So it’s cold, dark and wet outside. That’s no excuse for getting bored. From seasonal recipes to exciting museums and major events, we will show you how much indoor fun there is on offer in Bremen.
Frost, snow and ice? No excuse for sitting at home. Find out what you can discover and explore outdoors in Bremen during the winter months.
Almost half of all coffee beans imported into Germany pass through Bremen’s ports. Coffee roasters such as Lloyd Caffee and Cross Coffee have helped to cement the image of Bremen as Germany’s coffee capital.
The Schnoor quarter at the heart of Bremen is an absolute must for visitors, with its lovingly restored medieval architecture, winding lanes and wide array of shops, cultural attractions and places to eat.
It’s getting cooler outside; the trees are changing color and leaves rustle underfoot – it’s now autumn! And so begins the time of year when you’re persuaded to spend more time inside. The array of museums and galleries in Bremen offer numerous opportunities to do so enjoyably.
Nowhere in Germany is bigger in the aerospace industry than Bremen. We spoke to Bremen-based scientists working on the space side of aerospace about their projects, their life in the city, and their tips on where to live and where to visit.
Our city centre is evolving. Bremen is creating affordable and desirable residential areas, offices and retail space. The city is set to get a more modern look thanks to projects near the main train station, in new districts and right by the river.
The New York Post has created a list of the coolest streets around the world. And guess which street has made it onto the list? Bremen's very own Schnoor! Visit this cool street at the Bremen Blog.
Do you feel like a holiday, but money is tight? How about a city break on a budget? Fortunately, there’s plenty to do in Bremen that won’t break the bank – such as cycling routes through the parks, visits at the lakes or free outdoor festivals.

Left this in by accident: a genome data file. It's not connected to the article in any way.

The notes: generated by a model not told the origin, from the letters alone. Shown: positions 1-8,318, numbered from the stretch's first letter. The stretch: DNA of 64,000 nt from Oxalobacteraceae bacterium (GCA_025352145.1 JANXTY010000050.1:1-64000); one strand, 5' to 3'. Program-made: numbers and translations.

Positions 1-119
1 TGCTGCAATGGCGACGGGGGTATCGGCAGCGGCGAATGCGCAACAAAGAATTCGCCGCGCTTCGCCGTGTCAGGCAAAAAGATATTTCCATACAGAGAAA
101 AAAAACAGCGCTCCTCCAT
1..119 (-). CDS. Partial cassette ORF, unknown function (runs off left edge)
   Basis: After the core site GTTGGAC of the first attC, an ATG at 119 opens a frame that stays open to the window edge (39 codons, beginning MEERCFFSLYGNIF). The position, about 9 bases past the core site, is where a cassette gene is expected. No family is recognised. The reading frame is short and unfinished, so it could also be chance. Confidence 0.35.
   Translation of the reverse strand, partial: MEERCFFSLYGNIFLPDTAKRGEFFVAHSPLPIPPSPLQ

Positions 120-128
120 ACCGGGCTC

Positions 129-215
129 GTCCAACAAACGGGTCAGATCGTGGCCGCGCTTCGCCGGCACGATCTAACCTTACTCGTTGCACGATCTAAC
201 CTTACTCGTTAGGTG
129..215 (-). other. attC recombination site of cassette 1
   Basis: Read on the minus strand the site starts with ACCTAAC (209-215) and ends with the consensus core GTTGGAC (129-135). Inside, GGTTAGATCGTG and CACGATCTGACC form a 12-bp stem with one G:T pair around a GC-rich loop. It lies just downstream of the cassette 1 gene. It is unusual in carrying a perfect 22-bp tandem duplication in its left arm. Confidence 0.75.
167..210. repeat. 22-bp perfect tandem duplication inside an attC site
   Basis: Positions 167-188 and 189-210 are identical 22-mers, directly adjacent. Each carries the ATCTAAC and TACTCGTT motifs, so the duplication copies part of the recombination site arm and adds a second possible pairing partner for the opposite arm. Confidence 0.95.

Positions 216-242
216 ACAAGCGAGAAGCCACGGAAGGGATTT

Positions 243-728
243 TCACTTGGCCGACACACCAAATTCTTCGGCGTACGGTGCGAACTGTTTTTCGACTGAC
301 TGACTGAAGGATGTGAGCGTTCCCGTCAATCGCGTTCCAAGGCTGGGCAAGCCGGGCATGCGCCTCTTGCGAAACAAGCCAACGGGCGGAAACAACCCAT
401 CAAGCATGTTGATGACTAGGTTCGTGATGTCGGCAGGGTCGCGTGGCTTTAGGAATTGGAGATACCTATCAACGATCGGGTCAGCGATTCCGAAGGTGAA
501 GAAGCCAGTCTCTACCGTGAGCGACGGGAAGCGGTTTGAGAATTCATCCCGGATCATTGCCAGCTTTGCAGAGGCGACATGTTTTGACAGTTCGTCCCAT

Enjoying good food and drink is an important part of life in Bremen. Whether you prefer coffee or beer, sweet or savoury, you'll be well catered for on a trip to our city on the banks of the Weser river.
There are 35,000 students at eight universities in Bremen, as well as numerous research establishments, all of which work together successfully. It is a dynamic centre of science and learning. We spoke to a number of researchers and academics to find out what it’s like to live and work in Bremen and Bremerhaven.
Flowers are blooming and the days are getting warmer: It's springtime in Bremen! The city directory bremen.de shows you, which activities the town has to offer at this beautiful time of the year: whether it is sunbathing on the Osterdeich, bike riding, golfing or simply enjoying yourself in a beer garden.
The people of Bremen have a reputation for being reserved, but nothing could be further from the truth: the locals regularly let their hair down at the many events held throughout the year. The biggest crowds gather for Bremen’s Christmas market and for the Freimarkt, the second-largest volksfest held anywhere in Germany.
Bremen's sweetest side is made of chocolate. No matter whether it’s milk or dark chocolate, nougat or marzipan. Take a walk around Bremen and taste it.
Fiona Moore is originally from Burton-on-Trent, near Birmingham, and now works as a freelance translator in Bremen. She fell in love with Bremen in her early twenties. That was back in 2000, but 17 years later she is still as enchanted by the city as she was on the first day. She tells us about settling in Bremen, about her family and about being fortunate to have found a home in here.
It’s an adventure playground for kids, an idyllic sanctuary for couples, and a quiet retreat for those looking to escape from stress – from joggers and Nordic walkers to lovers of nature and culture, the Bürgerpark in the centre of Bremen has something for everyone. For the last 150 years, this protected heritage site in the centre of Bremen has relied solely on the support of donations to keep it open and well-maintained.
Up to now, cricket has been very much a niche sport in Germany. But that is changing. In Bremen, a woman is calling the shots in this male-dominated sport – with great success. Her men’s team are the 2016 German cricket champions.